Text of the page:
Every year, March is designated Women’s History Month by presidential proclamation. The month is set aside to honor women’s contributions to American history. This resource guide is designed and created to provide resources and information to celebrate the contributions and amazing accomplishments of strong, determined women during Women's History Month. This guide is a work in progress and we will be happy to get your valuable feedback for this guide.
Did You Know? Women’s History Month started as Women’s History Week . . .
March is Women's History Month! Women's History Month is designated each year in March by presidential proclamation and is set aside to honor women's contributions to American history. Women's History Month originally began as a local celebration in Santa Rosa, California in 1978. In 1978, The Educational Task Force of the Sonoma County (California) Commission on the Status of Women planned and executed a "Women's History Week." The task force chose the week of March 8th for their celebration because it corresponded with International Women's Day. In Santa Rosa, the week was celebrated by holding essay contests, having women from the community present special presentations in classrooms, and ending with a parade in downtown Santa Rosa.
The following year, Women's History Week spread as other communities and people learned about the popularity of the celebration in Santa Rosa. In 1979, Molly Murphy MacGregor, a member of the National Women's History Alliance, participated in The Women's History Institute at Sarah Lawrence College. At the event, MacGregor and historian Gerda Lerner learned about the success of Sonoma County's Women's History Week and decided to initiate similar efforts within their own organizations. MacGregor and Lerner also resolved to support efforts to secure a "National Women's History Week."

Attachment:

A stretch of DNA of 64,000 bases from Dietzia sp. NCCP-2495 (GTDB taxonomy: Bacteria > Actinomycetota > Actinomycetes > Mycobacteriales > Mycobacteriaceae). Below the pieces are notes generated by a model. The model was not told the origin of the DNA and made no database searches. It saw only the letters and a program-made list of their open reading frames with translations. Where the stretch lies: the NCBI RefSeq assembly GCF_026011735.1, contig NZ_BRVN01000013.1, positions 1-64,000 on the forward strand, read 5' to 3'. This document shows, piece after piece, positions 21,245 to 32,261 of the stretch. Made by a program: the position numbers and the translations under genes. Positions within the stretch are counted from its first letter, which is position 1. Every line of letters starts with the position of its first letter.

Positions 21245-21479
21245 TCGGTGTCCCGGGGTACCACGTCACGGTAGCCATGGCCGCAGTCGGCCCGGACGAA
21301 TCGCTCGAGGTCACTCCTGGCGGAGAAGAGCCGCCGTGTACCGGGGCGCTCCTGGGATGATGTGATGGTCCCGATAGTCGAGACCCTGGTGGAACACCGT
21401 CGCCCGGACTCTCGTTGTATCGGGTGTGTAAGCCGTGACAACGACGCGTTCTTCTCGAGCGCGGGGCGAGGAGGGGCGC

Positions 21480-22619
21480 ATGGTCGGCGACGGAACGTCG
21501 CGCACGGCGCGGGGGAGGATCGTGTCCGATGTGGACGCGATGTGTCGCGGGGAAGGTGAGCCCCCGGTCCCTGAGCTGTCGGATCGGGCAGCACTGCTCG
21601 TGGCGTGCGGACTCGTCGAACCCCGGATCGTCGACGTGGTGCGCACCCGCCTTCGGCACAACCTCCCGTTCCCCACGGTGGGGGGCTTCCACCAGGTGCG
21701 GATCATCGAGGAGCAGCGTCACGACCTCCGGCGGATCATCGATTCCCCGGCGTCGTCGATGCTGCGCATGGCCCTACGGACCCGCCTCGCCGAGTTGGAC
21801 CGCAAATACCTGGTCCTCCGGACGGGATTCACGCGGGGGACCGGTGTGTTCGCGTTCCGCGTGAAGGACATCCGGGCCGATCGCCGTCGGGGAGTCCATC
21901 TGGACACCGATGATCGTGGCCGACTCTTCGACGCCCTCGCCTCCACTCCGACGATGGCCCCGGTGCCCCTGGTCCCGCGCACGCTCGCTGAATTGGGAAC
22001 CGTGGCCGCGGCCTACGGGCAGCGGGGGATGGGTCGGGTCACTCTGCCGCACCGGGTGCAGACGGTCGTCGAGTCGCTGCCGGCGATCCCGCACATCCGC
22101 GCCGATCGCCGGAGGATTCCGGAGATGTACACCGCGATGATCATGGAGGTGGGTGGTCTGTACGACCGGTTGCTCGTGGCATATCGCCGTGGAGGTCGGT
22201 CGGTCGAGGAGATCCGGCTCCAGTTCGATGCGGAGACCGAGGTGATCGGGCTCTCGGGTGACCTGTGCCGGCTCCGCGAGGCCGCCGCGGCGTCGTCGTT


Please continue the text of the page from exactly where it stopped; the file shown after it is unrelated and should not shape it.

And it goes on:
In February 1980, President Jimmy Carter issued the first presidential proclamation declaring the week of March 8th, 1980 as National Women's History Week. Also in February 1980, Representative Barbara Mikulski and Senarot Orrin Hatch co-sponsored a Congressional Resolution for National Women's History Week in 1981. This resolution gained widespread support for its goal of recognizing, honoring, and celebrating the achievements of American women.
As the week continued to grow in popularity, various state departments of education encouraged celebrations of National Women's History Week in the classroom as a means to support equity goals within the classroom. States that supported National Women's History Week created and distributed curriculum and organizations sponsored essay contests and special events.
By 1986, 14 states had declared March Women's History Month. This enthusiastic response from states helped to convince Congress to declare the entire month of March 1987 as National Women's History Month. In 1987 Congress declared the entire month of March as National Women's History Month in perpetuity. Each year, there is a special presidential proclamation honoring the achievements of American women.
* Source: https://www.womenshistory.org/womens-history/womens-history-month
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